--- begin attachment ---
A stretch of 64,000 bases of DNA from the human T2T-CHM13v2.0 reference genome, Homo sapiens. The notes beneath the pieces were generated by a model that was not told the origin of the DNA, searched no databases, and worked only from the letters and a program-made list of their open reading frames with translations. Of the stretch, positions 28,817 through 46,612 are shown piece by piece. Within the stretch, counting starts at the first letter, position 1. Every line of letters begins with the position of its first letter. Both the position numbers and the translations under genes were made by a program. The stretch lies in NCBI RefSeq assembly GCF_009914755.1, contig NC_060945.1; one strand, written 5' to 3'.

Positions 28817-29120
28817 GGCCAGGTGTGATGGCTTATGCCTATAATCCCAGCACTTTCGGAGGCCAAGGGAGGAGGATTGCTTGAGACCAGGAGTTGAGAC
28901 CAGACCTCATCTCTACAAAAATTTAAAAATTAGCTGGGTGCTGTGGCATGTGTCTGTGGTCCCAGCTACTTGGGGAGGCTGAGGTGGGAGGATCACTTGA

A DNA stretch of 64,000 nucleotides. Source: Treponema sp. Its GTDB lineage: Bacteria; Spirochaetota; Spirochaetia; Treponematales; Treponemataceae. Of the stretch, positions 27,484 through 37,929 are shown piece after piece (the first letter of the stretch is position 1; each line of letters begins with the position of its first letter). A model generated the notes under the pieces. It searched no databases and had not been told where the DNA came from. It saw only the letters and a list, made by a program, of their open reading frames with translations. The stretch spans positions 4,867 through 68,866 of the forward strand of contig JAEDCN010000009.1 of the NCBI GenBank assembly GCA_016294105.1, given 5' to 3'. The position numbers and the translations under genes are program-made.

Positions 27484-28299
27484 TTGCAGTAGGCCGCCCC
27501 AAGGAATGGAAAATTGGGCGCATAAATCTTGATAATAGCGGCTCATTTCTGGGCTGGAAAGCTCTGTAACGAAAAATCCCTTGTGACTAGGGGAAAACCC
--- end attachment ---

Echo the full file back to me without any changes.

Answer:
A stretch of 64,000 bases of DNA from the human T2T-CHM13v2.0 reference genome, Homo sapiens. The notes beneath the pieces were generated by a model that was not told the origin of the DNA, searched no databases, and worked only from the letters and a program-made list of their open reading frames with translations. Of the stretch, positions 28,817 through 46,612 are shown piece by piece. Within the stretch, counting starts at the first letter, position 1. Every line of letters begins with the position of its first letter. Both the position numbers and the translations under genes were made by a program. The stretch lies in NCBI RefSeq assembly GCF_009914755.1, contig NC_060945.1; one strand, written 5' to 3'.

Positions 28817-29120
28817 GGCCAGGTGTGATGGCTTATGCCTATAATCCCAGCACTTTCGGAGGCCAAGGGAGGAGGATTGCTTGAGACCAGGAGTTGAGAC
28901 CAGACCTCATCTCTACAAAAATTTAAAAATTAGCTGGGTGCTGTGGCATGTGTCTGTGGTCCCAGCTACTTGGGGAGGCTGAGGTGGGAGGATCACTTGA

A DNA stretch of 64,000 nucleotides. Source: Treponema sp. Its GTDB lineage: Bacteria; Spirochaetota; Spirochaetia; Treponematales; Treponemataceae. Of the stretch, positions 27,484 through 37,929 are shown piece after piece (the first letter of the stretch is position 1; each line of letters begins with the position of its first letter). A model generated the notes under the pieces. It searched no databases and had not been told where the DNA came from. It saw only the letters and a list, made by a program, of their open reading frames with translations. The stretch spans positions 4,867 through 68,866 of the forward strand of contig JAEDCN010000009.1 of the NCBI GenBank assembly GCA_016294105.1, given 5' to 3'. The position numbers and the translations under genes are program-made.

Positions 27484-28299
27484 TTGCAGTAGGCCGCCCC
27501 AAGGAATGGAAAATTGGGCGCATAAATCTTGATAATAGCGGCTCATTTCTGGGCTGGAAAGCTCTGTAACGAAAAATCCCTTGTGACTAGGGGAAAACCC